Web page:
Type I Bartter syndrome is a rare hereditary recessive human kidney disease with a severe urinary concentration defect due to impaired ion transport capacity of ion transporter NKCC2 in the thick ascending limb of Henle’s loop. The nephropathy is caused by loss-of-function mutations in SLC12A1, the gene coding for the Na+-K+-2Cl− co-transporter NKCC2. A mouse line carrying the mutation I299F in the Slc12a1 gene has been established exhibiting reduced NKCC2 ion transport capacity. It was known already that the Slc12a1I299F mutants exhibit a severe nephropathy highly similar to the late-onset manifestation of the disease in humans, e.g. severe urinary concentration defects, low blood pressure and osteopenia.
NKCC2 is strongly expressed in the kidney. In rodents NKCC2 is also expressed in the gastrointestinal tract, pancreatic beta cells, and specific compartments of the ear, nasal tissue and eye.
To examine if further organ systems and/or metabolic pathways are affected by the Slc12a1I299F mutation besides the known kidney defects, mutant mice were systematically screened in the German Mouse Clinic.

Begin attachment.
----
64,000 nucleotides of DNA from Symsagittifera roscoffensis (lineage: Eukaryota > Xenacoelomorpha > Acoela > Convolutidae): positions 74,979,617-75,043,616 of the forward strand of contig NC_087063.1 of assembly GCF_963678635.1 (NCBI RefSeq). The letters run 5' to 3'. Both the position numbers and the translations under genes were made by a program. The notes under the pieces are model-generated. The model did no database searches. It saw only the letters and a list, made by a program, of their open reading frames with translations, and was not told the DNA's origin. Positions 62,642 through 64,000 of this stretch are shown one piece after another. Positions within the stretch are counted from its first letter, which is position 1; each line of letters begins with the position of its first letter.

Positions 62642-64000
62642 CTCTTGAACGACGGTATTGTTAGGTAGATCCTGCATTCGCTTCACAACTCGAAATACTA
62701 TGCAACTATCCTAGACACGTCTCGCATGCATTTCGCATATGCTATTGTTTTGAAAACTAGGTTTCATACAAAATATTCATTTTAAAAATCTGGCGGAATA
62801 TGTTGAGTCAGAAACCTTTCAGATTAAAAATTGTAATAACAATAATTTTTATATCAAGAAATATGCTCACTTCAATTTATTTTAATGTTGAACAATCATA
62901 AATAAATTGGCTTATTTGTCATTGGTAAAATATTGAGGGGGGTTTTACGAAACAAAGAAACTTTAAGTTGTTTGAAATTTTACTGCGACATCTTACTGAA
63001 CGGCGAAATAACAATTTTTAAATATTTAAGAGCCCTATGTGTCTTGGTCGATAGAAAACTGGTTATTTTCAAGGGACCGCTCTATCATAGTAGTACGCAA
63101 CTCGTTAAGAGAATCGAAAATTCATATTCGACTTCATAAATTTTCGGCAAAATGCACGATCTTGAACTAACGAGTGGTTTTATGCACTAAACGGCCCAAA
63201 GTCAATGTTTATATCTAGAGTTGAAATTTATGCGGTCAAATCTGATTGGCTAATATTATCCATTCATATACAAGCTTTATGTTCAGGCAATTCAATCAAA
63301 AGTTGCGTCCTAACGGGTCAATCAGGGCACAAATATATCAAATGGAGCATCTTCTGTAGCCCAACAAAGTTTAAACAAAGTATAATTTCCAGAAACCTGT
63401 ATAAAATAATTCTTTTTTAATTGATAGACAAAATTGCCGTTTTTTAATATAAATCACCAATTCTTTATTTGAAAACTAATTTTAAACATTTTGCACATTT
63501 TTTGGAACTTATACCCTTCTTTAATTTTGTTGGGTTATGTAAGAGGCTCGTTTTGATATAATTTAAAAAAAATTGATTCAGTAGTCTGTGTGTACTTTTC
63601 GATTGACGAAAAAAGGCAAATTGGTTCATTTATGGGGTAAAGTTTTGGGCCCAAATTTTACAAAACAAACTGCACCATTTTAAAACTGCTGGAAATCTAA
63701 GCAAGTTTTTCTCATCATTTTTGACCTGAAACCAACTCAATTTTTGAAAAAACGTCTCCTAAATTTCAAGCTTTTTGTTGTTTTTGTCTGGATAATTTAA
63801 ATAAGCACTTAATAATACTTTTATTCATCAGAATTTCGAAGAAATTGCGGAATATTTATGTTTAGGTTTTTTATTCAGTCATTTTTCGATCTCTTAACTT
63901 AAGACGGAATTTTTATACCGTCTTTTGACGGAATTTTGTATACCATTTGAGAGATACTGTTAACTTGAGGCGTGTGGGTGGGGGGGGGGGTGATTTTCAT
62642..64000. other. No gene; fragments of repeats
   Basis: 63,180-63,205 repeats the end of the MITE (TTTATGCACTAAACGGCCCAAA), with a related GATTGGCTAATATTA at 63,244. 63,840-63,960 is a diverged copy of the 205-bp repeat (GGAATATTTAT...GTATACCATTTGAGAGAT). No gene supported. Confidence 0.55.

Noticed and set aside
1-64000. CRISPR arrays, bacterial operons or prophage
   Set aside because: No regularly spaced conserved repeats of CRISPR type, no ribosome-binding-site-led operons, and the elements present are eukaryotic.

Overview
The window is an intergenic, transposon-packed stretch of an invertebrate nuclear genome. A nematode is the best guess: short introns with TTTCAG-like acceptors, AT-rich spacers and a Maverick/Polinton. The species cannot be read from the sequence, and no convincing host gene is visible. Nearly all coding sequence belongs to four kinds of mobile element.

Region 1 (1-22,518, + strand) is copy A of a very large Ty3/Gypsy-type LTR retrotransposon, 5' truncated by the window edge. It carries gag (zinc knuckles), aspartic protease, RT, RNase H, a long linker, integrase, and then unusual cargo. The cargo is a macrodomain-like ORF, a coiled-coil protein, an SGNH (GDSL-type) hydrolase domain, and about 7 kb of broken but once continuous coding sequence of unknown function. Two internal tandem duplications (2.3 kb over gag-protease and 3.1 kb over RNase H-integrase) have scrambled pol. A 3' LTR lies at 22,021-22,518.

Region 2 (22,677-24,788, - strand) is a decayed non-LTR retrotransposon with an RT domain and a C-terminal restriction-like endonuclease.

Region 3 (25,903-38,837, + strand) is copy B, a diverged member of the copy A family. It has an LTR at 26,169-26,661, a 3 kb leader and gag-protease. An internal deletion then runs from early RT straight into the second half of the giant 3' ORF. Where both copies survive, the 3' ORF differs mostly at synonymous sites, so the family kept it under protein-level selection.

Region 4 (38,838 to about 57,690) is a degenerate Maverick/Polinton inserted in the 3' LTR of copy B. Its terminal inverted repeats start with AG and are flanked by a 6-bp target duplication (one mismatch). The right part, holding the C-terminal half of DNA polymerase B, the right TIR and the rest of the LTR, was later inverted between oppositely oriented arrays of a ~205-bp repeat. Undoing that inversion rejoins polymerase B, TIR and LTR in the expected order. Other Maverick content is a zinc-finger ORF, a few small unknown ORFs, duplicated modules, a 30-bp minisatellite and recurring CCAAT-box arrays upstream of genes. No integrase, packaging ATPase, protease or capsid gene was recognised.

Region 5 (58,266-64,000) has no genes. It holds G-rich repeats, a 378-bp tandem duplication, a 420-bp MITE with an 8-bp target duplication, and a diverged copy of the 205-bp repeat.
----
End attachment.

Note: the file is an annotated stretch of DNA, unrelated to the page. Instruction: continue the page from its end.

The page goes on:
The published nephropathy-associated phenotypic alterations like low blood pressure and changes in bone metabolism were confirmed in the screen. Additionally the scientists identified significantly lower body weight and fat content which have not been described before. Furthermore, small additional effects included a mild erythropenic anemia in homozygous mutant males as well as a slight hyperalgesia in homozygous mutant females. If these changes are primary or secondary effects is not clear so far. However, it might be worth keeping the results from the mutant mouse line in mind when treating human patients with Type I Bartter syndrome.
Standardized, systemic phenotypic analysis of Slc12a1I299F mutant mice”; Kemter et al. Journal of Biomedical Science 2014, 21:68, http://www.jbiomedsci.com/content/21/1/68